If we hope to strengthen our security and create hundreds of thousands of new jobs, we can offer no less of a commitment to energy independence.
With technology we have on the shelves right now and fuels we can grow right here in America, by 2025 we can reduce our oil imports by over 7.5. million barrels per day - an amount greater than all the oil we are expected to import from the entire Middle East.
We start by producing cars that use less oil. The auto industry has not been asked to raise fuel economy standards in seventeen years, and lately we've just stopped asking them to.
Today, we have no choice. Starting in 2008, if we raised CAF'E standards a modest 3% a year over the next twelve years, by 2020 passenger vehicles would average 40.5 mpg and light trucks would average 32.6 mpg. This is by no means a dramatic increase - five years ago, the National Academy of Sciences concluded that raising CAF'E to 33 mpg for passenger cars could easily be done without compromising passenger safety.
Not only would this reduce America's oil consumption, but it would increase profits for the auto industry. Yesterday a University of Michigan report came out that said if the Big Three automakers took proactive steps to increase the fuel-efficiency of their vehicles, they would stand to gain up to $2 billion more in profits per year. But if they continue on their current path, they could stand to lose up to $3.6 billion in profits.
Of course, auto executives are right when they say that transitioning to these more fuel-efficient automobiles would be costly at a time of sagging profits and stiff competition, and that's precisely why the federal government shouldn't let the industry face these costs on their own.
We should strike a grand bargain with the Big Three automakers where the government picks up part of the tab for their retiree health care costs - a tab that ran almost $6.7 billion just last year - in exchange for the car companies using that savings to invest in more fuel-efficient cars.
Beyond raising CAFE, however, it's time we replace oil altogether as America's fuel of choice. This doesn't just mean singing the praises of ethanol and hoping that it finds its way into our fuel supply on its own. It means taking major steps now to put a national biofuel infrastructure in place.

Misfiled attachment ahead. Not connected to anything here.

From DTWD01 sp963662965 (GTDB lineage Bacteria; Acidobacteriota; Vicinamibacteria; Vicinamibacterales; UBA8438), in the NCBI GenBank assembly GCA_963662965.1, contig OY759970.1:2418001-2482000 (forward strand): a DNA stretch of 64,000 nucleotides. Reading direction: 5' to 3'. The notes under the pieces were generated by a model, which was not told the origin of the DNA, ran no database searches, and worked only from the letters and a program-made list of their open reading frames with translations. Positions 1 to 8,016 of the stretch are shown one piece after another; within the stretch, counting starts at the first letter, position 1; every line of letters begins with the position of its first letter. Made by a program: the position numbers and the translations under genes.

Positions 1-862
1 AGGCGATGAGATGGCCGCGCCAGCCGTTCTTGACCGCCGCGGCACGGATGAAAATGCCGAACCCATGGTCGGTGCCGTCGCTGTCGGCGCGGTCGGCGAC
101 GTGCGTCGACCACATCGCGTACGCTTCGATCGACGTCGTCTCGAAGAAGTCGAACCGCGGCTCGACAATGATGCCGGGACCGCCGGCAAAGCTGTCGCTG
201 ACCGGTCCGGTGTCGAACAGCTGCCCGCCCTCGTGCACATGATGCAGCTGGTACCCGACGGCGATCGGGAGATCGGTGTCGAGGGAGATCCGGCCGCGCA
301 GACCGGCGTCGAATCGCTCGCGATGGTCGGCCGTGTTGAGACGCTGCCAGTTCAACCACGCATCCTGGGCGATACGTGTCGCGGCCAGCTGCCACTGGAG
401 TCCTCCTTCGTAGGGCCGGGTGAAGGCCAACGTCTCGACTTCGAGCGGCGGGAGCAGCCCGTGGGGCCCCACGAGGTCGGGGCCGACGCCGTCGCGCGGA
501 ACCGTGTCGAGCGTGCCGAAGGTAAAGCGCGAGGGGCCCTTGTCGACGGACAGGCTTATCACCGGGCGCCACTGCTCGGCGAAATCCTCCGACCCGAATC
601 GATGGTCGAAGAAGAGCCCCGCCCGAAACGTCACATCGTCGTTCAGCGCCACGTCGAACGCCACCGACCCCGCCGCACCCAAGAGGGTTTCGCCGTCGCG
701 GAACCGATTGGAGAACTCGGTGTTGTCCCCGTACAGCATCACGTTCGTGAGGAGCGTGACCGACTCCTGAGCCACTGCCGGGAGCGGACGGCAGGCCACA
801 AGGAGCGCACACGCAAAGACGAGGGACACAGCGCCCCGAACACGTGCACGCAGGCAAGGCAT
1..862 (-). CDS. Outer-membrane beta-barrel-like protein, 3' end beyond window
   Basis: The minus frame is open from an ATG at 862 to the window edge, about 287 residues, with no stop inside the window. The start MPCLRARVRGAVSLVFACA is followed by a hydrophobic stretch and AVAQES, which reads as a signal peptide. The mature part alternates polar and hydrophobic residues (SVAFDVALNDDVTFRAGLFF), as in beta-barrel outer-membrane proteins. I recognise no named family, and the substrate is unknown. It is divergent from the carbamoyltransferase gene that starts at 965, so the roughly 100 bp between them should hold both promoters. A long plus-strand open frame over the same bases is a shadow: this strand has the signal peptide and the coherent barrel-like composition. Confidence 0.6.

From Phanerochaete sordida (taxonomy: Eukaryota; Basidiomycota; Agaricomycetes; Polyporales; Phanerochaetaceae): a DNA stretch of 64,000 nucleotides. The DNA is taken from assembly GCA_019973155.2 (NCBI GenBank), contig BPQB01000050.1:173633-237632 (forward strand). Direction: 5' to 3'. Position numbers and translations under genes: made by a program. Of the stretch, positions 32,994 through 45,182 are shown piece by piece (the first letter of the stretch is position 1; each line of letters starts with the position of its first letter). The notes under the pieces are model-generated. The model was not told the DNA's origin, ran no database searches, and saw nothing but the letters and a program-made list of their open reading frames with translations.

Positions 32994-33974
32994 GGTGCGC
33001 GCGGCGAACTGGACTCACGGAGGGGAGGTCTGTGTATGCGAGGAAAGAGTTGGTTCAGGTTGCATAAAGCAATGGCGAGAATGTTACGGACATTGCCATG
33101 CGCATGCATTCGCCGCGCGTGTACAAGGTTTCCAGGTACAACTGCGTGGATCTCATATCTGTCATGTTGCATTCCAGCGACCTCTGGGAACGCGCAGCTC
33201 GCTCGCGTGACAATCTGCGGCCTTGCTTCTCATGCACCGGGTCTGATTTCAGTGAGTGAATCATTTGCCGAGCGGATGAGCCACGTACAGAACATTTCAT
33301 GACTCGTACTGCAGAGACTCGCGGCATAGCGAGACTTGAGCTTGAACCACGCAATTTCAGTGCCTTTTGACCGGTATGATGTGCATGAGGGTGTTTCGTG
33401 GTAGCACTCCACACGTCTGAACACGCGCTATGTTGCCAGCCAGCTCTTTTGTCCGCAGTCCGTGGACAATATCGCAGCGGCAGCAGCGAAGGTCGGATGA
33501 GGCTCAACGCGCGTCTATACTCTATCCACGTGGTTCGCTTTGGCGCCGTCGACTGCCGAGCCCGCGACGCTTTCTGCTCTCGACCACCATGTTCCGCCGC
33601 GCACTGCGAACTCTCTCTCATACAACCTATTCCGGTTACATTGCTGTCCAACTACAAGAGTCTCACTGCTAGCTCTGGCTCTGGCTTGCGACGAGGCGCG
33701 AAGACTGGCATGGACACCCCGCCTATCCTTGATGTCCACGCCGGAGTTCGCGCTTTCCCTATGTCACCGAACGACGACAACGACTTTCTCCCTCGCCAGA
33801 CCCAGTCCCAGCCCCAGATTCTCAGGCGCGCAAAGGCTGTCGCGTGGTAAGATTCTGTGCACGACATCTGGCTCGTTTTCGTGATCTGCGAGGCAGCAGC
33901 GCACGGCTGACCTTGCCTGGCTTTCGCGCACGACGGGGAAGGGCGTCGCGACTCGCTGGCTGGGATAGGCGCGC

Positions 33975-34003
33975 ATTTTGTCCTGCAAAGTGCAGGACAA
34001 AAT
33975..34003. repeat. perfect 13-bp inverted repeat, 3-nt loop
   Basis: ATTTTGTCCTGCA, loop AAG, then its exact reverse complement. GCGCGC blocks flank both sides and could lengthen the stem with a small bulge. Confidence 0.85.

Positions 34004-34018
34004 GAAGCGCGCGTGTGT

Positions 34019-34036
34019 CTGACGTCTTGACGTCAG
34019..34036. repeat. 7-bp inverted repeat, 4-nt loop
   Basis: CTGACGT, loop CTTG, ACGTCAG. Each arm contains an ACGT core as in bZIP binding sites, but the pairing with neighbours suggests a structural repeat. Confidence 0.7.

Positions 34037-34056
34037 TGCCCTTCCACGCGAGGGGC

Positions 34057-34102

Already, some cars on the road have the flexible-fuel tanks necessary for them to run on E85, a cheaper, cleaner blend of 85% ethanol and 15% gasoline. But millions upon millions of cars still don't have these tanks.
It's time for them to install those tanks in every single car they make, and it's time for the government to cover this small cost, which currently runs at just $100 per car. We should also make sure that from now on, every single automobile the government purchases is a flex-fuel vehicle.
It's also a time to start making E85 fueling stations more available to the public. Currently, only 681 out of 170,000 fueling stations in America offer E85 pumps. This is not acceptable. Every American should have the choice to fill up their car with E85 at any fueling station. And oil companies should stop standing in the way and join us in making this happen. If the big oil companies would devote just 1% of their first quarter profits this year to install E85 pumps, more than 7,000 service stations would be able to serve E85 to hungry motorists.
Finally, we should reduce the risk of investing in renewable fuels by providing loan guarantees and venture capital to those entrepreneurs with the best plans to develop and sell biofuels. And we should create a market for renewable fuels by ramping up the renewable fuel standard and creating an alternative diesel standard in this country that together would blend 65 billion gallons of renewable fuels into the petroleum supply each year.
In the days and months after September 11th, Americans were waiting to be called to something bigger than themselves. Just like their parents and grandparents of the Greatest Generation, they were willing to serve and defend their country - not only on the fields of war, but on the homefront too.
This is our chance to step up and serve. For decades, we have heard President after President call for energy independence in this country, but for decades, we have fallen short. Well it's time to call on ourselves. We shouldn't wait for the next time gas hits $3 a gallon - and we shouldn't accept any more headlines that talk about a dying auto industry or a terrorist plot to use oil as a weapon against America. We should act - and we should act now.
Now is the time for serious leadership to get us started down the path of energy independence. Now is the time for this call to arms. I hope some of the ideas I've laid out today can serve as a basis for this call, but I also hope that members of both parties and all levels of government can come together in the near future to launch this serious quest for energy independence. Thank you.